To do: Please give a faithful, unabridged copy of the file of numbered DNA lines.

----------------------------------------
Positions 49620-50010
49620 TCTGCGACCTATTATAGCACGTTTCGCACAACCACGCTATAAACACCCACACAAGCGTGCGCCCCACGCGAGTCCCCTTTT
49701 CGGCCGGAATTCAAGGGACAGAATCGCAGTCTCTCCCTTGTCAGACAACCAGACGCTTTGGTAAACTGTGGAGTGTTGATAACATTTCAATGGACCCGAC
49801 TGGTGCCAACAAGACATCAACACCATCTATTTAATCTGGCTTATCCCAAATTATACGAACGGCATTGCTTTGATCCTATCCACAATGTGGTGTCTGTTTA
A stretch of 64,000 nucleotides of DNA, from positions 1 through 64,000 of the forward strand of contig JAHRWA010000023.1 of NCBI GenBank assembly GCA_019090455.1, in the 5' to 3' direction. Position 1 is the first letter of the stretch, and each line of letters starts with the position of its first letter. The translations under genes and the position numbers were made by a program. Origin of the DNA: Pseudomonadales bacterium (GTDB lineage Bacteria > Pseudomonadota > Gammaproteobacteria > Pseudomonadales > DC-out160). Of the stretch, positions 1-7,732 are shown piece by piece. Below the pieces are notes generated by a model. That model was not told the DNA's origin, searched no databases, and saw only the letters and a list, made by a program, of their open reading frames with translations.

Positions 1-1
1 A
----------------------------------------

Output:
Positions 49620-50010
49620 TCTGCGACCTATTATAGCACGTTTCGCACAACCACGCTATAAACACCCACACAAGCGTGCGCCCCACGCGAGTCCCCTTTT
49701 CGGCCGGAATTCAAGGGACAGAATCGCAGTCTCTCCCTTGTCAGACAACCAGACGCTTTGGTAAACTGTGGAGTGTTGATAACATTTCAATGGACCCGAC
49801 TGGTGCCAACAAGACATCAACACCATCTATTTAATCTGGCTTATCCCAAATTATACGAACGGCATTGCTTTGATCCTATCCACAATGTGGTGTCTGTTTA
A stretch of 64,000 nucleotides of DNA, from positions 1 through 64,000 of the forward strand of contig JAHRWA010000023.1 of NCBI GenBank assembly GCA_019090455.1, in the 5' to 3' direction. Position 1 is the first letter of the stretch, and each line of letters starts with the position of its first letter. The translations under genes and the position numbers were made by a program. Origin of the DNA: Pseudomonadales bacterium (GTDB lineage Bacteria > Pseudomonadota > Gammaproteobacteria > Pseudomonadales > DC-out160). Of the stretch, positions 1-7,732 are shown piece by piece. Below the pieces are notes generated by a model. That model was not told the DNA's origin, searched no databases, and saw only the letters and a list, made by a program, of their open reading frames with translations.

Positions 1-1
1 A